A great sushi place can be hard to find, especially when you’re not based in West Coast cities like San Francisco or Los Angeles where options are authentic and abundant, thanks to California’s proximity to Japan. There are quite a few sushi spots in Miami that are good, but which are the best ones? We did that research for you so you never have to waste a meal at a mediocre place. Get your chopsticks ready because these 10 restaurants are so, so tasty and live up to all the hype.
With locations throughout Miami (as well as one outpost in Aventura), Pubbelly Sushi is a local favorite in the city since 2011. The restaurant uses fresh ingredients to craft inventive rolls, like the Araña and the Heat, as well as delectable Latin fusion items like tostones con ceviche and Korean bravas (a Spanish potato dish updated with kimchi, cilantro aioli and crispy garlic). Cocktails are strong here and the dessert menu is creative, though we won’t judge if you just go for the traditional mochi ice cream.
This omakase-style sushi spot in Wynwood is hidden inside Taco Stand, a Mexican restaurant, and isn’t cheap (but also isn’t incredibly pricey) at $150 to $170 a pop. Diners must make a reservation and are sent a code for entry to a secret door on the evening of their reservation. There are two seatings at Hiden Tuesday through Saturday (7 p.m. and 10 p.m.), and the restaurant fits eight people comfortably for an intimate evening. Prepare to be wowed here. Brazilian-born chef Tadashi Shiraishi cultivates an authentic 16-course experience that features fresh fish flown in from Japan overnight. This is definitely not your typical sushi dinner in the Magic City, but it’s one you won’t soon forget.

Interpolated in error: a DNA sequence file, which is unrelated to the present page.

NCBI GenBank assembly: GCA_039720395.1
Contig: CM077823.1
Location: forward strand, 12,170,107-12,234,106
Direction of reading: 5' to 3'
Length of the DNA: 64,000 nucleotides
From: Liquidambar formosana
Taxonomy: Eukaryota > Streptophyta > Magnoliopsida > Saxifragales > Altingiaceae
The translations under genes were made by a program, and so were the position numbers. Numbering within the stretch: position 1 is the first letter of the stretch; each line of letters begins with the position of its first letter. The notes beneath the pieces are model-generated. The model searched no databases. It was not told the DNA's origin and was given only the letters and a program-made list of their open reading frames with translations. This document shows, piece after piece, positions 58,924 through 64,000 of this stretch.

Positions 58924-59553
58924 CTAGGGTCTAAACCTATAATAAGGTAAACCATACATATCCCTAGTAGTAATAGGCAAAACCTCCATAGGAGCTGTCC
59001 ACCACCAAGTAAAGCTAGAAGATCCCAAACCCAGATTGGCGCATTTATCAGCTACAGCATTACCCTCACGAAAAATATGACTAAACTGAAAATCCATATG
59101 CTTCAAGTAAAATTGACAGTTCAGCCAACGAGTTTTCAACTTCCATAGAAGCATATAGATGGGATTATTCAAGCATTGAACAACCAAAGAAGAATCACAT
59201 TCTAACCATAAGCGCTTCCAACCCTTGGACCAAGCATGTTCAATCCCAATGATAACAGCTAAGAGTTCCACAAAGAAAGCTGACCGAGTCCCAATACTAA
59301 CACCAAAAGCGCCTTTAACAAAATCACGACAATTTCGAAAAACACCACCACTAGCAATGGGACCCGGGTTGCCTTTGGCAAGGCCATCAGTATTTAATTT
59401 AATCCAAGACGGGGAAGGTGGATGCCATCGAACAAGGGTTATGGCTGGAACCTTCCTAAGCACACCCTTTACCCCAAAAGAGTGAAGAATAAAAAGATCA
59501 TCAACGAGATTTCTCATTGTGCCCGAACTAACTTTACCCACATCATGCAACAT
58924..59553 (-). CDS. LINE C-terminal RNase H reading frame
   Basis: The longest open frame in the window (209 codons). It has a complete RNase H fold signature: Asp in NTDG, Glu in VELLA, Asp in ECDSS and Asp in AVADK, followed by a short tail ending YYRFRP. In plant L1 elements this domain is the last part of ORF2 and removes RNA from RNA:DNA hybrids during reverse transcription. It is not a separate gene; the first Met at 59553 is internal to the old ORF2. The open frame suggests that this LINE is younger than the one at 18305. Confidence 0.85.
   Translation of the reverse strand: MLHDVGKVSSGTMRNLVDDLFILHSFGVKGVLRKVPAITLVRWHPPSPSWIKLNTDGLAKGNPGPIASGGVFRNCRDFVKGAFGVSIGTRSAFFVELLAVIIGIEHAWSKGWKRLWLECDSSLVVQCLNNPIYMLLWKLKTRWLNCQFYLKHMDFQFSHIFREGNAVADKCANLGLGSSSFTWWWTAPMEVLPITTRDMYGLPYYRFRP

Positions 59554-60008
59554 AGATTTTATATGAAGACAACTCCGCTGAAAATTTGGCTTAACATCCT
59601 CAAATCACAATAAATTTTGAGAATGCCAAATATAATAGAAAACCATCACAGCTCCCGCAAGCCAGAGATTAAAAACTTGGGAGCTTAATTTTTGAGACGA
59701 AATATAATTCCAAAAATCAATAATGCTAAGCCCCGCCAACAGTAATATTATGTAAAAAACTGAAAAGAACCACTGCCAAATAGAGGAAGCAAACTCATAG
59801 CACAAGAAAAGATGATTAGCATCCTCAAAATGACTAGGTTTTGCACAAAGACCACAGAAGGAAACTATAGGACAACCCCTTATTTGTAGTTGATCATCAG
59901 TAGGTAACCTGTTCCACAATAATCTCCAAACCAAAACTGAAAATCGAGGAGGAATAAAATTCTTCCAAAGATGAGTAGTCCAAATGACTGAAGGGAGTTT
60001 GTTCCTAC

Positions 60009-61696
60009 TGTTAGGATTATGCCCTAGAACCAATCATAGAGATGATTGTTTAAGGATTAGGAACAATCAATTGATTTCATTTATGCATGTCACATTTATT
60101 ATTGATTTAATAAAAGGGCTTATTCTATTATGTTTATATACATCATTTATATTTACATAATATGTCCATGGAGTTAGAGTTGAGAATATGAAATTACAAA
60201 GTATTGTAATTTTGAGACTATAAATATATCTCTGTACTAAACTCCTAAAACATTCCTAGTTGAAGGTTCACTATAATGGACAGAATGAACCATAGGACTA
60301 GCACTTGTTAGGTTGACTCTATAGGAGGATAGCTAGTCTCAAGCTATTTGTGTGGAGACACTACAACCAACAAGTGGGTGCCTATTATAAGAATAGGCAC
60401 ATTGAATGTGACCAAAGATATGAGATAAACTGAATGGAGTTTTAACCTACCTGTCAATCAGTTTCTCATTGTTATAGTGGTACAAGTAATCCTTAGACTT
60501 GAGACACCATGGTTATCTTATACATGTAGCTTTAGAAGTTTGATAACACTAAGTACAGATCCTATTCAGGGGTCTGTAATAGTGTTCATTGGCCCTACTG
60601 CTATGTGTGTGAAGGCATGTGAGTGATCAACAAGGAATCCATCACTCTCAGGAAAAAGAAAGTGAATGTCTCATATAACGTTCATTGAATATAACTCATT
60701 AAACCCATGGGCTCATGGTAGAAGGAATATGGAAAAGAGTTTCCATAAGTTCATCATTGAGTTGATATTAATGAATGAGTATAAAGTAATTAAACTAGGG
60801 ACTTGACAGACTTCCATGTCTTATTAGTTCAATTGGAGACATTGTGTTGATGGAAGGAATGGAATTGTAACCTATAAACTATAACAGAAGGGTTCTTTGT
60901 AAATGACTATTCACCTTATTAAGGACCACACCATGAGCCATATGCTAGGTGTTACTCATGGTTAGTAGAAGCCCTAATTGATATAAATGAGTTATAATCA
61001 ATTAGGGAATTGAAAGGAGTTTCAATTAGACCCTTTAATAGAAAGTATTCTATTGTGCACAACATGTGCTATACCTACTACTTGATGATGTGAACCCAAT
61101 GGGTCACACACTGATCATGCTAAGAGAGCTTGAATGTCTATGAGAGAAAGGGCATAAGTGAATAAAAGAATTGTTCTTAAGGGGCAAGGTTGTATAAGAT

Once a sushi chef at Nobu, Chef Bee worked his way up in the sushi world until he opened Oishi Thai in North Miami in 2005. The nearly 15-year-old restaurant merges Japanese and Thai flavors and has been rated one of the best in Miami consistently by a few different food critics. The menu is classic and simple here and includes a number of hot and cold appetizers, affordable sushi and sashimi and Japanese dishes like chicken katsu and ramen soup. Grab a bottle of cold sake, which is a little pricier than the food items on Chef Bee’s menu, but why not? Save in one area, splurge in the other!
Dining at this five-star, 10-year-old restaurant on Brickell Key is a treat. Specializing in natural Japanese cuisine, NAOE switches up the menu nightly and charges $220 plus a 20 percent gratuity per person and you can’t eat in a rush here. One meal takes two to three hours to complete and Chef Kevin Cory, who studied the art of Japanese food extensively in Kyoto and then Toyama, prepares it with care from start to finish (if you have dietary restrictions you must let the restaurant know 10 days in advance). With 17 seats and no menu, you never know what you’ll get here, but one thing’s for sure: it’ll always be a pleasant surprise and the kind of experience not found anywhere else in Miami or even Florida.